When Eating Vegan Just Isn’t Enough

Posted On
June 15, 2015
An Article By
Katie

vegan not enoughMany people transition to a vegan diet believing that, not only will this change in their diet help to lessen animal suffering and reduce global depletion, but that it will also lead to improvements in their health and, for many, weight loss. After all, aren’t all vegans slim and healthy?

For those who find that a vegan diet is not the panacea they were expecting it to be – who remain overweight and unhealthy – this can be a real blow, and leave them feeling like they’ve somehow failed at veganism. The truth is that being vegan doesn’t suddenly make us super human. Vegans are allowed to be human. We’re allowed to get sick. We’re even allowed to be a bit on the chubby side.

Unfortunately, when you’re vegan, people see you as the official representative of veganism and any human weakness you display is blamed on your veganism. Other people are allowed to get colds and receive only sympathy. But when a vegan gets a cold, it’s a fault of their diet. Other people are allowed to struggle with weight issues. But for vegans, it’s due to not enough protein.

However, aside from the problems inherent in the attitudes of others and society in general, being overweight and in less than perfect health after making the switch to a vegan diet can be disheartening, especially if you were expecting to have found the guaranteed solution to your weight and health issues. So why are some people still having problems losing weight and improving their health when it seems to happen effortlessly for others?

The truth is that it used to be a lot harder to be overweight and unhealthy as a vegan. When I first became vegan 10 years ago, there were very few “vegan” products available in New Zealand. Getting a meal in a restaurant or fast food outlet was a mission of herculean proportions and all that was available to eat were whole fruits, vegetables, grains, pulses, nuts and seeds.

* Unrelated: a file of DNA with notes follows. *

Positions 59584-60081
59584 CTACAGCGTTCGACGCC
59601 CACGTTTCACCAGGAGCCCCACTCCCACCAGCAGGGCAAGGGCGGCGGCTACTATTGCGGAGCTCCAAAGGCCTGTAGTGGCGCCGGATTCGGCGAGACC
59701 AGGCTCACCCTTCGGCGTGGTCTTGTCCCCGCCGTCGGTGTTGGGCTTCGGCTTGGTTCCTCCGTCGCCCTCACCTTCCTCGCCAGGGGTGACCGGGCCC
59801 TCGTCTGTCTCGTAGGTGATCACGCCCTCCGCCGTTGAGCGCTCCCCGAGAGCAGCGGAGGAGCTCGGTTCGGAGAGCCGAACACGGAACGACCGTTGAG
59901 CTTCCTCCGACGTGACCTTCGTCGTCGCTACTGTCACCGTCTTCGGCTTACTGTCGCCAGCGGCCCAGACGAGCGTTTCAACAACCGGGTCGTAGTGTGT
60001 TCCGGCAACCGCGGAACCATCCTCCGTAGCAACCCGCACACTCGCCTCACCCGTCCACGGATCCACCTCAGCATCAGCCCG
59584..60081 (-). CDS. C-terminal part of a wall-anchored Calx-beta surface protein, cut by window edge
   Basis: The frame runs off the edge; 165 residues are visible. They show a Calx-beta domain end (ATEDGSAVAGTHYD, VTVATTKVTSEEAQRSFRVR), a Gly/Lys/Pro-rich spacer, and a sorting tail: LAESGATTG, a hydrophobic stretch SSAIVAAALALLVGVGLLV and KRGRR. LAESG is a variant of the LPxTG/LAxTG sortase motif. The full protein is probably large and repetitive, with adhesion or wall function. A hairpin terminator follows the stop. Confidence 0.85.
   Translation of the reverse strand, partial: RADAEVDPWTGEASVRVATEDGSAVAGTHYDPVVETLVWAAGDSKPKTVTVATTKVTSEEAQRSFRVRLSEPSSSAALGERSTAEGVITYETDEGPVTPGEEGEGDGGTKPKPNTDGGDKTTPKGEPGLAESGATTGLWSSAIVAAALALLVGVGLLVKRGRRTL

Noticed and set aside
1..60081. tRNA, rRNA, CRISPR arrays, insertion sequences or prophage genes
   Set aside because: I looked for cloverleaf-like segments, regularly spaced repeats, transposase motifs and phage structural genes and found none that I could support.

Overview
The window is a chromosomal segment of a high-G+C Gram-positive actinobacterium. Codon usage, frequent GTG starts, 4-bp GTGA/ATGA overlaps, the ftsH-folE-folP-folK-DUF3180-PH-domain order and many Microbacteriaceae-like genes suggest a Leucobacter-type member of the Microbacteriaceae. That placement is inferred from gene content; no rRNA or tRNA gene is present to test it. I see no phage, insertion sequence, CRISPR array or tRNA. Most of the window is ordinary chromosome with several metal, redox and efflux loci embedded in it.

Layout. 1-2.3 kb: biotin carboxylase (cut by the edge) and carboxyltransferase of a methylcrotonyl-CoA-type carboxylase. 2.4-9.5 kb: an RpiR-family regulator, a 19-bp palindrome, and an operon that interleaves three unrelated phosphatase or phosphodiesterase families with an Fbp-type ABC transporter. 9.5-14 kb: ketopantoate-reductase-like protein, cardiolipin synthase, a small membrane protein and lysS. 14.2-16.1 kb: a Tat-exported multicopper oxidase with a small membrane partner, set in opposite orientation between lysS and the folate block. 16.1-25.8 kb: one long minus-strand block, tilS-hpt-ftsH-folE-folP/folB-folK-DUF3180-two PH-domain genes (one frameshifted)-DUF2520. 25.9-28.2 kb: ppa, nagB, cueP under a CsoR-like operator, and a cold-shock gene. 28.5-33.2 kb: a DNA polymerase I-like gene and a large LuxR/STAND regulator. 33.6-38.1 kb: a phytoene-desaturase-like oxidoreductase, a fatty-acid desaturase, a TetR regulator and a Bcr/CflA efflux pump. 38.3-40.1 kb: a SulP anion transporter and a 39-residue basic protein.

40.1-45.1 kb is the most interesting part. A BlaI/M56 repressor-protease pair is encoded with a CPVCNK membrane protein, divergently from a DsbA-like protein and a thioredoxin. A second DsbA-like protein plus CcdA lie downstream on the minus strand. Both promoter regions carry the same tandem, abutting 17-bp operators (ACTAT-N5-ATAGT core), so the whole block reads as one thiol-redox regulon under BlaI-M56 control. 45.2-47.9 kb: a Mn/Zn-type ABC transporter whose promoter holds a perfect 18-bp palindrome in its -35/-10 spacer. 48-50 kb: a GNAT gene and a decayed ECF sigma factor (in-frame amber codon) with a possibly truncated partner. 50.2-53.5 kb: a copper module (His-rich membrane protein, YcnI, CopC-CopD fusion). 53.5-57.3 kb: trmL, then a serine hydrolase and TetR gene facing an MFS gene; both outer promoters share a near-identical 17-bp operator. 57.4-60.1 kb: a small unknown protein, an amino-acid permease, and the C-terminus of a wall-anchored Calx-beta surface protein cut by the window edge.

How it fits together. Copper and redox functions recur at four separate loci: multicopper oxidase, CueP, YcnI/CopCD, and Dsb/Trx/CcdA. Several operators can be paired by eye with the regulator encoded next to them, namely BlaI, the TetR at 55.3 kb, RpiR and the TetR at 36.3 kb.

These days though, as veganism has grown, new vegan products have appeared in our supermarkets and online. There are amazing vegetarian, vegan and raw restaurants. Pizza companies serve vegan pizzas with vegan cheese. Food manufacturers have jumped on the vegan band wagon and are producing the same sort of food-like products that are making the rest of the population fat and sick. And while this is a wonderful thing for the vegan movement, in convincing people how easy and delicious it is to be vegan, it also leaves us with a problem – how to achieve the kind of health results veganism is known for in the midst of the vegan version of a “Fast Food Nation”.

Even aside from the processed vegan food, some people can’t lose weight and get healthy. So many books and blogs out there promise that if you just eat all of your food raw, or raw until four, you can eat as much food as you want to every day and be thin, thin, thin like this beautiful blogger.

The truth is that vegans are just as susceptible to the dietary pleasure trap as the rest of the population. Even in the plant world, there are substances that hijack the pleasure centres of our brains and cause us to overeat too much of the wrong kinds of foods, without meaning to, and without even knowing it, because many of these foods are touted as being healthy. These foods can cause a cascade of hormonal changes to occur in our bodies and interact with our brains – dopamine, leptin, ghrelin, insulin, cortisol – all throw our natural satiety mechanisms to misfire and send us erroneous signals causing hunger, cravings, blood sugar imbalances and weight gain.